Possible Expansion for Colorado Program Bridging Criminal Justice and Mental Health

A building with a golden dome on top of a detailed rotunda is visible behind trees and cars with columns from another building in the foreground and a white stone statue of three figures looking at another figure.
The Colorado General Assembly will consider expanding a program to bridge the criminal justice system with mental health programs. / Photograph by Clara Geoghegan for Law Week.

The Colorado General Assembly next session will consider expanding a judicial branch program that looks to bridge the criminal justice system with mental health programs. 

The Bridges Program was created in 2018 by Senate Bill 18-251 and tasked the Colorado Judicial Branch’s office of the state court administrator with setting up a liaison program between the criminal justice and behavioral health systems. Since its first participant enrolled in 2019, the program has grown substantially with 2,838 appointments in fiscal year 2022, up by 1,989 cases in fiscal year 2020. 

According to Jennifer Turner, the Bridges Program statewide coordinator, it’s a program unlike any other in the country and next session, the state legislature will consider if the program should expand and what it would look like. 

The Bridges Program looks to address a nationwide issue: people in the criminal justice system experience disproportionate rates of mental illness. Treating mental illness while incarcerated is incredibly difficult and symptoms can often get worse in traditional incarceration settings, according to Turner. While many states offer mental and behavioral health services for those in the criminal justice system, the Bridges Program is housed within the judicial branch and emphasizes bringing those services into the court process. 

“The thing about this program that’s so unique is our liaisons have two sets of clients,” said Turner. “So one set are the judges and attorneys where they’re really acting like court appointed experts. The other set of clients are the participants themselves and then they’re functioning like mental health advocates.” 

Currently, the Bridges Program has 29 court liaisons across the 22 judicial districts who work with criminal defendants with mental health needs. Judges refer defendants to the program who are then assessed by liaisons who connect them with behavioral health and other services and advocate to the court on their behalf. According to Turner, a liaison’s work can range from holding a defendant’s hand in court to working with a judge to move them from an incarceration facility to a health care setting. 

“Anybody in the justice system who has really significant mental health challenges and really wants support, [the Bridges Program is] just to be able to navigate through these systems equitably, as compared to their counterparts who don’t have these really significant mental health challenges,” said Turner.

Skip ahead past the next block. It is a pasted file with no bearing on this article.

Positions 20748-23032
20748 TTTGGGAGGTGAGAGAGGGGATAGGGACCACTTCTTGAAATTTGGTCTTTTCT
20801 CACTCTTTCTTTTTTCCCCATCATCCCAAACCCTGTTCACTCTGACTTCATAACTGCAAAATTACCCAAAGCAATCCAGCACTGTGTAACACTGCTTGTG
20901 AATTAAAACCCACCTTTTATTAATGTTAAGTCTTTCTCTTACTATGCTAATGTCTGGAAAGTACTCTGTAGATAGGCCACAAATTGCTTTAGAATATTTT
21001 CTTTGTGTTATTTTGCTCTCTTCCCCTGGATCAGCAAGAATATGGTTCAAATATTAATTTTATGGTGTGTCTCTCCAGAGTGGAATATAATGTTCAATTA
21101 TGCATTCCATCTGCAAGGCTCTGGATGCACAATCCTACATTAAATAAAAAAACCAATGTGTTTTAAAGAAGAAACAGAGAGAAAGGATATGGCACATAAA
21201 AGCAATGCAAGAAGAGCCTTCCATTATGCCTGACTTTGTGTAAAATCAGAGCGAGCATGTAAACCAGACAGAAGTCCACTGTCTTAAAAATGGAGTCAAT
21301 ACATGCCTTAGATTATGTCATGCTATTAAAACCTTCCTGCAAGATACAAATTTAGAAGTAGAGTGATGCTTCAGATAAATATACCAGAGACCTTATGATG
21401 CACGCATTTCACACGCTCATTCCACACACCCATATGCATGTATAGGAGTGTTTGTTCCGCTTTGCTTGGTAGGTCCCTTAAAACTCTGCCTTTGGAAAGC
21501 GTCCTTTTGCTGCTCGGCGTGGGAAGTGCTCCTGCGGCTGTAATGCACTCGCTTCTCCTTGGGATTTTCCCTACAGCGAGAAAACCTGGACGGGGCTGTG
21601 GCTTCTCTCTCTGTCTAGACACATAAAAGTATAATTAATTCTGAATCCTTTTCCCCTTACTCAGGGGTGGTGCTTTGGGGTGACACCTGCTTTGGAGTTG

In fiscal year 2021, liaisons made 5,855 reports for judges and defense attorneys, informing them about a participant’s needs and connecting participants on bond with 1,100 community based services including behavioral health, housing social support and health care programs. 

While the program is open to any defendants with mental health needs, the Bridges Program is required to prioritize people who’ve been found incompetent of standing trial. The Bridges Program estimates that about 82% of its cases in FY 2021 were competency related with the remaining 18% of cases serving those with general mental health challenges. “Even though it’s not really spoken to very much in the legislation, that catalyst for this piece of legislation was to address the competency crisis in the state of Colorado,” said Turner. 

The Bridges Program estimates that it’s only meeting about a third of the state’s competency cases. Based on June 30 point in time data, the program found that a court liaison was assigned to 35% of the state’s competency cases, leaving 3,596, or 65%, of the competency cases without a liaison.

Turner said there’s a large unmet need within Colorado’s competency cases as well as general mental health cases. 

Currently, Turner is gathering feedback from a number of stakeholders about the program to bring to the Colorado General Assembly in January 2023. The legislature is considering expanding the Bridges Program and requested a report on the current program and suggestions for expansion. 

One of the anticipated responses, according to Turner, is that the program needs more liaisons. “Whenever I ask people what do we need to do to improve the program, the number one response I get is we just need more liaisons,” she said. “And our liaisons are, especially in our larger districts, are just way beyond capacity. And so it’s just recognition that we’re doing good things and we’re just meeting a really small percentage of the need that’s out there.”

The Bridges Program will look at other areas of unmet need and potential growth in a series of meetings over the summer to report back to the state legislature for next session. On top of questions over the number of liaisons available, the program will ask stakeholders to provide feedback on the program’s current structure, available services, outcomes and location in the judicial branch. 

The first meeting was held on July 15. Other meetings, which are open to stakeholders and members of the public, will be held in August, September and October. Anyone interested in joining the meetings can reach out to Turner for further information.

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